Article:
This is also particularly important when dealing with Visa Application Centres or Provincial Nomination Programs which often have a line, but not necessary the most perfect line, of communication with IRCC. You want to have paper trails of communication in the event of any discrepancies or gap where information provided by one party can supplement information needed by another.

TIP THREE – Number/Folder Your Documents

When creating your paper folders/online folders it is important to properly number and folder your documents so you do not accidentally get duplicates. This is particularly important in the Express Entry process where you will have screenshots that you will need to take at the profile creation stage and later the permanent residence stage, each of which consists of hundreds of pages of information.

Doing so also makes it more intuitive for an Officer trying to review your file. I have mentioned this before, but I personally believe to submit a complex file without a specific document checklist (not just the one provided with the application forms) is a disaster waiting to happen.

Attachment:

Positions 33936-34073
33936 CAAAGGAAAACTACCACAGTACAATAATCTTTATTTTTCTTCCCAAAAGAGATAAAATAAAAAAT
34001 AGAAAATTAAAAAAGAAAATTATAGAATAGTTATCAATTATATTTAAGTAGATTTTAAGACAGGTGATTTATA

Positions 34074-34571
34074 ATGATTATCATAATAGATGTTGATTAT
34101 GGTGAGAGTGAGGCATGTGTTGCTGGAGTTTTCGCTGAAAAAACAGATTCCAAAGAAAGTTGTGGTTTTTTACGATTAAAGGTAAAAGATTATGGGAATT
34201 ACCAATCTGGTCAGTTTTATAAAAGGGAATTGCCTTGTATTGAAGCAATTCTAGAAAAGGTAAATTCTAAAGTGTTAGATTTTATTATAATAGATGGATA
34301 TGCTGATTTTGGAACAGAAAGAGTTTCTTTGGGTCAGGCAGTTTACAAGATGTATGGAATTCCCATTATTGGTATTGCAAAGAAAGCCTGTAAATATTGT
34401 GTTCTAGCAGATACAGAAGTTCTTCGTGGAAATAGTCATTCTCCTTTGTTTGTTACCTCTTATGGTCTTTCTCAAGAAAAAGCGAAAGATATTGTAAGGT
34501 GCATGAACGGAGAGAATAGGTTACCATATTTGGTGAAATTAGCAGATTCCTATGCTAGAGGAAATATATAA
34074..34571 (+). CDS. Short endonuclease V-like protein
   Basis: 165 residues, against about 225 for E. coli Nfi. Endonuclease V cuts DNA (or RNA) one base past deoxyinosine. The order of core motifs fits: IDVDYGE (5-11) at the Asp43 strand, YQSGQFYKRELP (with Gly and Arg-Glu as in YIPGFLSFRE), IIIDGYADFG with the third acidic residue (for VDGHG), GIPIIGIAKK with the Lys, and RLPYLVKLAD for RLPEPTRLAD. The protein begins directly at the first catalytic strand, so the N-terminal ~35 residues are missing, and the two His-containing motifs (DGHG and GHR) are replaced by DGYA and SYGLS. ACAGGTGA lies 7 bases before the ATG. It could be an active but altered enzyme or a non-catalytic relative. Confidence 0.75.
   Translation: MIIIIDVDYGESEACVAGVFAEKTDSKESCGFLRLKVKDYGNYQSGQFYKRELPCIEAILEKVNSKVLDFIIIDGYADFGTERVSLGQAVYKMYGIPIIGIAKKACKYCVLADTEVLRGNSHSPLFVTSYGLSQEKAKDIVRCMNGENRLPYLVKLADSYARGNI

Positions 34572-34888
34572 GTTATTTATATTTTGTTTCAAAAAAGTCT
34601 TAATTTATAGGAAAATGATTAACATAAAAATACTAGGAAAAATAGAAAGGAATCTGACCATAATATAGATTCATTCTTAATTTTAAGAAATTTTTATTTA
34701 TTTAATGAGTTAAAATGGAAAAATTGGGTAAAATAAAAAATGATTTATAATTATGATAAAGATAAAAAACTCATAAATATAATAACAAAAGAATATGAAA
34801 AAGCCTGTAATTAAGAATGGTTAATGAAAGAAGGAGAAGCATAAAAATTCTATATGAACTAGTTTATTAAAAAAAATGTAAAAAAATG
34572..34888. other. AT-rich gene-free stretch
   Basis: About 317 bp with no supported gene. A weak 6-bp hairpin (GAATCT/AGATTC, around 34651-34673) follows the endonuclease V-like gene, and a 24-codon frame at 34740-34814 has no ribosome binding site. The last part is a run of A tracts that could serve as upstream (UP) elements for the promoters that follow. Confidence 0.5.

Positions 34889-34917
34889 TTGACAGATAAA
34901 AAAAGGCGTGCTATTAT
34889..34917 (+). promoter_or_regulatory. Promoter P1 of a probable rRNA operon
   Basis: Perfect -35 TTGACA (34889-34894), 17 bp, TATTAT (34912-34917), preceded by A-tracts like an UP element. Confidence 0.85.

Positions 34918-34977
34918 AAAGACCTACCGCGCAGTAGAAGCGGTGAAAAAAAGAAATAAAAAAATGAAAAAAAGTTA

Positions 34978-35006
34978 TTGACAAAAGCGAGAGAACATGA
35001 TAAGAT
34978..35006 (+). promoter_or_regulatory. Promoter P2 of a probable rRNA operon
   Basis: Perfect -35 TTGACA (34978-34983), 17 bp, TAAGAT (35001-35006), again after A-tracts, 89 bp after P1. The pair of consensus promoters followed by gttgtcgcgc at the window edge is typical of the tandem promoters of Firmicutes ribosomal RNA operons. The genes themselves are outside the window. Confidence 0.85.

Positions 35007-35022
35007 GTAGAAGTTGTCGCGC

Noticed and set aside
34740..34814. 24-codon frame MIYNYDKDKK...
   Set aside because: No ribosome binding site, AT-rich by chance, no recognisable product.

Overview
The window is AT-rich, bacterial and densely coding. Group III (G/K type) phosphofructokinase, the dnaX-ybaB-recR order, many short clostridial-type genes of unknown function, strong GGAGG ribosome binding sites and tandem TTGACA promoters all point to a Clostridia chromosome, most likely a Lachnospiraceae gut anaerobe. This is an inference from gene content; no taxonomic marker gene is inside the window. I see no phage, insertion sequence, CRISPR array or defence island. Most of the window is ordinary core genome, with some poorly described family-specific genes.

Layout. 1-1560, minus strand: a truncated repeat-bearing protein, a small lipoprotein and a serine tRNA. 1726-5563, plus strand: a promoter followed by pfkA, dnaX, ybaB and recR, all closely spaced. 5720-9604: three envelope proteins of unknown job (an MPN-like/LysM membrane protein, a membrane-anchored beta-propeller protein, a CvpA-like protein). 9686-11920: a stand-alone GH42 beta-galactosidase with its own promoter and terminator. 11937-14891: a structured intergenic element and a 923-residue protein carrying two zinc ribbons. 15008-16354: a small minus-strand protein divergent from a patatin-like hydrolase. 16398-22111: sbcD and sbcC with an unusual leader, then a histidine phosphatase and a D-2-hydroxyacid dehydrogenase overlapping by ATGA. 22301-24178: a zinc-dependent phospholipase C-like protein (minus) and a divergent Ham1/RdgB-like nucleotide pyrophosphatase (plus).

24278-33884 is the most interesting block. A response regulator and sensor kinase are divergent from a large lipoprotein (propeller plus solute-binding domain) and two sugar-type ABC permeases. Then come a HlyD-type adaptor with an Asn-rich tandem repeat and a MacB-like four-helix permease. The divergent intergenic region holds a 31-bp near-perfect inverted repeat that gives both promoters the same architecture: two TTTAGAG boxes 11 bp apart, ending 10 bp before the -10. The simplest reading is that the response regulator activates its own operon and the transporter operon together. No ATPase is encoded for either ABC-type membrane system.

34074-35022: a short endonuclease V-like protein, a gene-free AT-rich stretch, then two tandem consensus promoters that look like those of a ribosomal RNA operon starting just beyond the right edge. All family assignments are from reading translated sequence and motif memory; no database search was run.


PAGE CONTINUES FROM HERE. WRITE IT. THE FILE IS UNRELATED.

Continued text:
Use (1), (2), (3) and (a), (b), (c) where appropriate and save a lot of headache from forgetting to upload or include required documents.

TIP FOUR – Don’t Mix Your Drafts With Your Final Copies

In the immigration process, there are inevitably times documents need to go through revisions. Perhaps you need to ask your boss to write you a reference letter but that reference letter needs to be edited. Perhaps, you are working with a family member abroad who is working on a portion of an explanation letter for a family sponsorship.

There are many ways to try and ensure drafts and final copies don’t mix. Some lawyers do a v1, v2, v3, final approach. Others I have seen keep a draft document folder that holds all unused copies. Regardless, nothing is worse than submitting a document that accidentally contains comments or is missing important information because it is a previous version. I recommend individuals to always submit PDFs as final copies and always label final copies as such.

TIP FIVE – Courier/Track Everything Coming in and Out and Make Sure Right Process is Chosen

One of the musts I have come to realize is that documents need to be tracked upon exiting your hands and entering your hands. I strongly recommend self-reps to invest in a date stamp to properly make sure all official documents are dated. This is important especially if a document is snail-mailed by IRCC and is received by you several weeks after the date. In the event, your own deadline is coming up you may need to show proof that are still within the time frame to respond or initiate further action or request an extension as required.